CLN3 disease, previously known as juvenile Batten disease due to its age of onset,The function of the resulting membrane bound protein is not entirely known by scientists. Often the first noticeable sign of CLN3 disease is a change in vision which declines rapidly, resulting in blindness. As the buildup of waste product in cells continues, children lose previously acquired skills such as the ability to speak in complete sentences as well as the ability to walk or sit. They also develop movement issues such as rigidity or stiffness, slow or diminished movements and stooped posture. Beginning in mid- to late childhood, children may have recurrent seizures (epilepsy), heart problems, behavioral challenges, anxiety, dementia, and difficulty sleeping. Most live into their twenties or thirties.
As of yet, no specific treatment is known that can halt or reverse the symptoms of CLN3 disease. The juvenile form is the most common of the neuronal ceroid lipofuscinoses (NCLs) that in total affects an estimated 2 to 4 in 100,000 births in the United States. At this time, there are no approved drugs or therapies available.
Taylor’s Tale is one of the world’s leading voices in the fight against rare disease. Founded to honor one little girl with infantile Batten disease, today we work to build a better future for one in 10 Americans – and 350 million people worldwide – who suffer from one of more than 7,000 rare diseases. By advancing breakthrough treatments for Batten disease and advocating for life-changing rare disease legislation, we are continuing Taylor’s powerful legacy.
The Batten Disease Support and Research Association is a world without Batten disease. Its mission is to support Batten families at whatever stage they are in their journey, fund and facilitate research, and advocate for treatments and a cure. Founded in 1987, by parents seeking to build a network for those diagnosed with Batten disease, BDSRA is now the largest support and research organization dedicated to Batten disease in North America. BDSRA believes that to effectively unravel the mysteries of Batten disease, the worlds of medical science, research, and families must work together toward a common goal: discover treatments and cures.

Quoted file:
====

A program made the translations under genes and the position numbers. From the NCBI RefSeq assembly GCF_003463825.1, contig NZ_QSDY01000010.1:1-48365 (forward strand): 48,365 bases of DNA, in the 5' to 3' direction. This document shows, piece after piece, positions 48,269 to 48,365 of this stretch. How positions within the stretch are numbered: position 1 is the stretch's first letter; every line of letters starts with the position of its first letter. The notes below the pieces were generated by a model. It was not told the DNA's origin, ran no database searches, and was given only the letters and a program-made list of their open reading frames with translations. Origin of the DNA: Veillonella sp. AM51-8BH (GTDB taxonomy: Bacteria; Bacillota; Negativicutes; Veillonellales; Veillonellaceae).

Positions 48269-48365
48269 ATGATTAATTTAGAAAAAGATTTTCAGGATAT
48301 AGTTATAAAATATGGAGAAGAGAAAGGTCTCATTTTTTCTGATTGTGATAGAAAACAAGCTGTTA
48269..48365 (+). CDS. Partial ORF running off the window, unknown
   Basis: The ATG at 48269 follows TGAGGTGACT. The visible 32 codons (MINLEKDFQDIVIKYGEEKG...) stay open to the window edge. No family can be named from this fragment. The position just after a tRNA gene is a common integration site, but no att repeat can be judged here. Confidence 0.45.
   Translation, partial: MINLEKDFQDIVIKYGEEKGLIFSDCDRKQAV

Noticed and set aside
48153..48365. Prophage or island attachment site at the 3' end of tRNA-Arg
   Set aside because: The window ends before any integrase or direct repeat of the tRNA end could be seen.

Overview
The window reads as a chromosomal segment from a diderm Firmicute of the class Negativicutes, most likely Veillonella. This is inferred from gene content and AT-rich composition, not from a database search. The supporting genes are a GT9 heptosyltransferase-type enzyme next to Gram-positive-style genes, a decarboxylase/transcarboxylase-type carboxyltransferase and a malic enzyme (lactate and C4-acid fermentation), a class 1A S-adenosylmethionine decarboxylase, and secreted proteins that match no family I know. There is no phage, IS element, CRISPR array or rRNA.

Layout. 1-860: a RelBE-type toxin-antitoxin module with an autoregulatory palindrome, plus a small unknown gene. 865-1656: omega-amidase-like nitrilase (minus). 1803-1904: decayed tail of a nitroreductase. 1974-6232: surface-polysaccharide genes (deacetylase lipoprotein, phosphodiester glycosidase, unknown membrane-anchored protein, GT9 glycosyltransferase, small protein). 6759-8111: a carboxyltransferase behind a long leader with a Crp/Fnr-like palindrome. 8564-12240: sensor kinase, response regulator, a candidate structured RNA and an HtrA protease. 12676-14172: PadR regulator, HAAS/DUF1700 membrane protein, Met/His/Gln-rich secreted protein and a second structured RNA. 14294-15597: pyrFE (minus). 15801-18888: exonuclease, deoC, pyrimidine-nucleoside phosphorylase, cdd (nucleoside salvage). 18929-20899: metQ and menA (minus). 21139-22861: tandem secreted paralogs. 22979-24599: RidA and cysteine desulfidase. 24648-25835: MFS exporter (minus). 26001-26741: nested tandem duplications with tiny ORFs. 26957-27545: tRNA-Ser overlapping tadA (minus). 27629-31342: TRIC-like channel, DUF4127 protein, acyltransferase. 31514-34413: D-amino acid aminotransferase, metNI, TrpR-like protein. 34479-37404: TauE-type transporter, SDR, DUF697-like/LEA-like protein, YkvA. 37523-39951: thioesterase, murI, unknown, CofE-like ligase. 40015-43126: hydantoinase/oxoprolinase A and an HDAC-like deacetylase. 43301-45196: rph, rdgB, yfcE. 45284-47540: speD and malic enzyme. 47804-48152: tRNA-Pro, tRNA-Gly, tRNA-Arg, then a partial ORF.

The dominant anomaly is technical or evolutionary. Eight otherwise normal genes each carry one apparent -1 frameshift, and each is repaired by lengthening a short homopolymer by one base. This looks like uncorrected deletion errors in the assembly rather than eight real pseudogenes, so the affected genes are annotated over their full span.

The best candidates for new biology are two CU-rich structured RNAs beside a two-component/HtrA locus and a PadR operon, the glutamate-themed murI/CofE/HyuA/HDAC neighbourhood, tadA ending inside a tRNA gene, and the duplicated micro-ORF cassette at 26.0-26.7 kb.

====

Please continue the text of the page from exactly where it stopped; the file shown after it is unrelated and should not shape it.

Was originally created to fund research and find a cure for Type 1 Batten Disease (CLN1). Through this adventure we have found the importance of wellness of the mind and body. We also found that many families have a very difficult time finding equipment and the time to focus on their own well-being. Through this we have created a program which will offer families the opportunity to get out with their loved ones by offering running chairs and handicapped accessible bikes which will fit both children and adults. We are able to sponsor families to run in events to encourage accomplishments and to build stronger relationships with loved ones.
The Saoirse Foundation was founded by Tony and Mary Heffernan in 2010 after their daughter, Saoirse, was diagnosed with Batten Disease (Neuronal Ceroid Lipofuscinoses – NCL) – a rare and fatal neurological condition. Tony and Mary were given no information, they had no idea what to expect, and they did not know where to seek help.
Determined to spare other families this experience, Tony and Mary became advocates for families of children with rare and genetic disorders. Their awareness-raising activities and medical research initiatives led to the creation of The Saoirse Foundation, a registered non-profit charity.
INFANTILE BATTEN DISEASE (CLN1)
When Ben and Kara first gave birth to Leighton it was a miracle in itself, as she was one of the first children diagnosed prenatally with Uniparental Disomy, meaning her first pair of chromosomes came from one parent. While she was developmentally delayed, Leighton’s early days held hope for the future and passed without major incident. However, after a doctor’s visit to deal with sleeping issues, the family found its way into the gauntlet of genetic specialists, leading to her rare and terminal diagnosis. Since then, Ben, Kara, extended family, and friends, have plunged into the world of supporting three-year-old Leighton through at-home care, and community-based activism in Ohio. This is the story of their love as a family and their local “Love for Leighton” community event and fundraiser.
Theodore lives in Athens, Greece with his parents, Christos and Christina, as well as a host of supportive caregivers and aids. At the age of six, his parents suspected he was going blind and in the coming months learned that their son was born with Juvenile Batten disease. Without any resources in Greece, the family set out on their own, traveling abroad numerous times to learn more about the rare condition. Theo’s condition continues to advance as he grows, and he struggles to maintain connection with the world around him. However, he finds great joy in social gatherings, and following his favorite sport, soccer. His family continues to hold out hope that medicine can help their son despite his condition.